-- Translation of advance text --
It is a great honour for me to speak to you today.
This isn’t the first time I’ve been here, nor is it the first time I’ve been at the presentation of the German Cinema Award for Peace – The Bridge. I’m not only delighted that I’m here to deliver the citation for a second time but also that the jury has again selected a great film: “Mandela – Long Walk to Freedom” by Justin Chadwick. This is a magnificent film with magnificent actors, produced by the pioneer and visionary of South African film: Anant Singh!
I was at the film’s German première in Berlin and watched it again in peace and quiet at a later point in time. I enjoyed it because it isn’t a sanitised tale of a hero but a film biography which doesn’t shy away from the hero’s contradictions and weaknesses. I particularly enjoyed it because the Mandela portrayed here is much closer to us than the demi‑god in countless other depictions.
I was fascinated by him throughout his life but, unfortunately, I never met him in person.
Nevertheless, I see him nearly every day! The famous photo by Jürgen Schadeberg, the German photographer who documented the anti‑apartheid movement, has been hanging in my office at the Federal Foreign Office in Berlin for many years. You all know it: Mandela in his cell on Robben Island, his elbow on the sill, looking towards the horizon full of energy and hope.
Beside it is Rainer Fetting’s sculpture of Willy Brandt – and that’s no coincidence.
Brandt and Mandela, who was only four years younger, had much in common.
In their own countries and in their own different ways, they gave their nations freedom and dignity:
They fostered peace where others sowed the seeds of hate.
They forgave and asked for forgiveness where others were still out for revenge.
They were tireless in their efforts to overcome borders, walls and ideologies which made enemies out of neighbours. That’s why the portraits of these two great figures of the 20th century are hanging in my office – as role models and as constant reminders.
Justin Chadwick enables us to experience the “Long Walk to Freedom”, including the detours and dead ends! He shows us the seemingly endless road which Nelson Mandela and South Africa had to travel along – from the racist doctrine of an inhumane regime, unimaginable violence, personal persecution and the resistance to all of this which landed him in prison for 27 years – to the first free election of President Nelson Mandela.
It was a road full of setbacks and bitter disappointments. The film shows that they took away everything from him, except hope!
Nelson Mandela took the decisive step along this long road when he offered peace to the white apartheid government. He offered peace to a terror regime which, as a young man, he had fought not only with speeches but also with bombs. To a society which had hunted him down as a terrorist, put him on trial and incarcerated him, which destroyed his life, his family and his love.
Only hope kept him alive when everything fell apart.
Only hope kept him standing upright in the almost three decades he spent in his cell.
Only hope preserved his dignity and strength for the struggle to free South Africa’s outcasts.
No‑one would have had more right to take revenge than he did! But Nelson Mandela didn’t want revenge: “There is only one way forward and that is peace”, he says in the film to his doubting supporters and promises them free and equal elections by secret ballot. This is followed by a painful struggle with those who want to resume the fight with the regime’s henchmen; who are seeking the decisive battle. We suffer with the mature Mandela who is brought to the brink of failure once more by the impatience of young people.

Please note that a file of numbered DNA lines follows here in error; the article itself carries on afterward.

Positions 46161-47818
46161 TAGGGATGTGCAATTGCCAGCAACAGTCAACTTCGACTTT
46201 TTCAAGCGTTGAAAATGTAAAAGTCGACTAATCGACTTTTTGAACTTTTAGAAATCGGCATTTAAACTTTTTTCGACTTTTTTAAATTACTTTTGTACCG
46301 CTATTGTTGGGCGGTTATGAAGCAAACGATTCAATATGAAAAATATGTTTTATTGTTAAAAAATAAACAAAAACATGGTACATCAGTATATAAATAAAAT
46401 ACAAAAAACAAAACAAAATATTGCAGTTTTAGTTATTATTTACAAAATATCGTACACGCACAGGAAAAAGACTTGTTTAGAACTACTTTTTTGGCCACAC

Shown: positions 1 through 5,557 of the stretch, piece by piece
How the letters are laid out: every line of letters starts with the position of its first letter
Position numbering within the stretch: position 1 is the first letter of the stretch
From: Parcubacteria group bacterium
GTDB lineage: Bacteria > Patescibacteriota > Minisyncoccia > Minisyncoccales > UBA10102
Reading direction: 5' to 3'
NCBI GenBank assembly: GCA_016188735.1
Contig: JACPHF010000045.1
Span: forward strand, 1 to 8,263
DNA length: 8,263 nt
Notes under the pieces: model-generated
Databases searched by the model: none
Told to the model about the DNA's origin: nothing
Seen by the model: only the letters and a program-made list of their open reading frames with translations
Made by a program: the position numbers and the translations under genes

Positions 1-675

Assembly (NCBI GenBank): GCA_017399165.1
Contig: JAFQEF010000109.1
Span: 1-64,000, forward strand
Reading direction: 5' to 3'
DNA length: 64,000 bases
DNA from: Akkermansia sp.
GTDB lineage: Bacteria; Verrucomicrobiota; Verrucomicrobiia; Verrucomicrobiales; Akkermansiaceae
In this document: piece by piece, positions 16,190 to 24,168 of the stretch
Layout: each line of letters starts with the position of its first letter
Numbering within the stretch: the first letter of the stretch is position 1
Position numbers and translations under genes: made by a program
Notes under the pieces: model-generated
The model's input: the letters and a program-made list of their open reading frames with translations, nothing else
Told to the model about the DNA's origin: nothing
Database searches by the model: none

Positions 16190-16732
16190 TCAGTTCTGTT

Then a miracle happens. We see black people queueing outside a polling station, impatiently waiting to finally vote. Those who’ve already voted come out cheering and start to dance. This enthusiasm is passed on to those still waiting and finally the whole long queue dances and celebrates to African rhythms.
For me, this is one of the most touching scenes in the film and it should be shown now and again to the notorious non‑voters in our own country!
With Naomie Harris – as Winnie Mandela – and, above all, Idris Elba – as Nelson Mandela – your husband, Justin Chadwick, found the ideal actors for the leading roles.
The statement announcing the jury’s decision rightly says: Idris Elba “allows us to truly experience, understand, love and admire Mandela, the man, about whom everyone thinks they know so much yet who is far away”.
In 1990, just a few weeks after his release following 27 years’ imprisonment, Nelson Mandela came to Germany.
Willy Brandt welcomed him to our country.
Brandt called out to him, “The captive Nelson Mandela was already a symbol of fearlessness for us! [...] The free Nelson Mandela is even more: he symbolises both the spirit of reconciliation and peace.”
Brandt went on to say that Mandela was “entitled to be bitter or at least to be tired and weary of fighting. But here a man has come without hatred, without hostility, without the wish for revenge, but instead with the desire to break the vicious cycle of suppression and violence and to bring together and help heal a bloody country torn apart by racial segregation”.
Mandela isn’t history. We can still learn from him.
I wonder if I should take the DVD of this film with me to Syria, Afghanistan or to Ukraine!
We can only hope that this film finds large audiences in all of these countries! Perhaps it could help to make people stop and think about endless tit‑for‑tat violence.
Let me come back to Willy Brandt: “Peace isn’t everything”, he said “But without peace there is nothing.”
With apologies to Bertold Brecht, let me conclude by saying, “Peace – that is the simple thing which is difficult to make.”
That is the very message of this film. That’s why it deserves this award!